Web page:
About Pallet City

Artists: Katherine Gressel and Jeremy Reed

Pallet City
was an interactive public art project made almost entirely from recycled shipping pallets. Pallet City juxtaposes different common uses of the pallet as an art/building material, and invites participation and feedback, simultaneously raising questions about practicality and aesthetics of pallet use. The city's fluid, linear forms and signage imply different actions that take place within the urban environment: sit (implied by a bench); park (a bike rack); dwell (a shelter); plant (a planter with small garden, which visitors can help water); perform (a stage where visitors can mount and document spontaneous performances); observe (seats accompanying the theater); exhibit (a gallery space with 2-3 different exhibits that the artists will curate during the summer, and a shelf where visitors can curate their own exhibits); play (a playful rolling wave), and learn (an ‘information kiosk’ at one end). Pallet City thus describes the city in terms of active, democratic use rather than passive viewing or restricted areas. The project was meant to spark public dialogue on the notion of city itself and the creation of democratic, sustainable cities. Pallet City was designed for the FIGMENT Terrace season-long sculpture garden on Governors Island in summer 2010.

Pallet City was open to the public at all times Governors Island was open to the public, Friday-Sunday, June 5-October 3, 2010. Please visit the official Governors Island page for directions to the island.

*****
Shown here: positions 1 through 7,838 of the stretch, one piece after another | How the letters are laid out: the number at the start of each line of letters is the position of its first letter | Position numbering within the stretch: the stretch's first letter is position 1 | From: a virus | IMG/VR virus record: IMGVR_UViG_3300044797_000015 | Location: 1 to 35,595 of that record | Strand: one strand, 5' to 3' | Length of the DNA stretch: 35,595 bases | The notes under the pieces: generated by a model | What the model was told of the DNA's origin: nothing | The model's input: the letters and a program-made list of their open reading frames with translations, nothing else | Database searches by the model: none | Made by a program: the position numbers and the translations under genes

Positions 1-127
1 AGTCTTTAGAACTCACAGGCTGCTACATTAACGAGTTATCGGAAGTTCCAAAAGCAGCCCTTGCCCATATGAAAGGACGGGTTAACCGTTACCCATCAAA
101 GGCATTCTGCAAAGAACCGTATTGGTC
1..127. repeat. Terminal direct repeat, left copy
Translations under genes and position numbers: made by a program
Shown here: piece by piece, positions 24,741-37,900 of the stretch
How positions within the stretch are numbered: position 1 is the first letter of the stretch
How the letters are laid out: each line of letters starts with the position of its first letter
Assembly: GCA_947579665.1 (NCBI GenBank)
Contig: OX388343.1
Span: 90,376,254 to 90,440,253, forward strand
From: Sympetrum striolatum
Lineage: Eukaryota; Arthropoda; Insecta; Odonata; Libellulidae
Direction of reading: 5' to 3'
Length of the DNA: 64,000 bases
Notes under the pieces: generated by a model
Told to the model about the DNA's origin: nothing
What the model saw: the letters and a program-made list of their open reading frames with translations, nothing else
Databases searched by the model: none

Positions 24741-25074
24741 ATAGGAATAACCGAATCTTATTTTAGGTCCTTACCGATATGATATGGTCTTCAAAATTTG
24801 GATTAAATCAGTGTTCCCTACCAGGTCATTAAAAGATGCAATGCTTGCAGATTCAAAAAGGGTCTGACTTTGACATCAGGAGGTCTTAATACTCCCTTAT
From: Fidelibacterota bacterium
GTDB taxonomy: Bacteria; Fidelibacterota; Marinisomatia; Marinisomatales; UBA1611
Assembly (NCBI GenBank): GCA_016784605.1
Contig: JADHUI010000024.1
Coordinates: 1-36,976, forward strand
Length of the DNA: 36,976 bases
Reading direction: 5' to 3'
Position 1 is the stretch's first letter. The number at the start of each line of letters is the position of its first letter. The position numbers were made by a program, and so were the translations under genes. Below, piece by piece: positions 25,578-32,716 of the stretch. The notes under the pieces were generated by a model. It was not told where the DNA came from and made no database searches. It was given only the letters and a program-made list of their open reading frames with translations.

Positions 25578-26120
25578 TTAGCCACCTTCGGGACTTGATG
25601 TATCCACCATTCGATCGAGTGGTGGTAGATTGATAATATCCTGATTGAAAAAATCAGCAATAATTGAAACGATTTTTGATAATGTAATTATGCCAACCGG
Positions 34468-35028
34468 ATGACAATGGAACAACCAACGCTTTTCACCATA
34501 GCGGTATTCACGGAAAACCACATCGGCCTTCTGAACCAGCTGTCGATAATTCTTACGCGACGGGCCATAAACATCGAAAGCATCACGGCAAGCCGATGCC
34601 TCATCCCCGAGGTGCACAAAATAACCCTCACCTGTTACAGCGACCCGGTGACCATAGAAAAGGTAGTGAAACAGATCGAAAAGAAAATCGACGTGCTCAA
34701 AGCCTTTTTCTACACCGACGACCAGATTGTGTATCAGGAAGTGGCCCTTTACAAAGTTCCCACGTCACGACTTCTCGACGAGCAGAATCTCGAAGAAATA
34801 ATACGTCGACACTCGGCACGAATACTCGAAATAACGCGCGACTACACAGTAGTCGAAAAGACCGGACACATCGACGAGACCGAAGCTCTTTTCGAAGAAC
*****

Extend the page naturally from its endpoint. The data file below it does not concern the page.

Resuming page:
This blog documents the development of the project, and the public's experiences with it.

Saturday, June 12, 2010

Pallet Construction Tips

  • Wooden pallets can be used whole or broken into pieces
  • When using old recycled pallets, it is advisable to test the wood to make sure it has not been treated by pesticides or other harmful chemicals.
  • Pallets should be thoroughly sanded (electrical power sanders work best) so they are clean and splinter-free.
  • Pallet nails were engineered to never pull out; thus removing them can be difficult. You can use a drill with bits designed for metal to drill through the head of the nail. Crowbars are also helpful for breaking pallets apart.
  • Pallets can be joined together with common bolts, brackets, or cable ties.
  • Pallet wood can break and splint easily if struck directly with a hammer; use scrap wood blocks instead.
  • Cheap blades and tools should be used when working with pallets. The wood is rough and can be embedded with objects hard enough to break tools.

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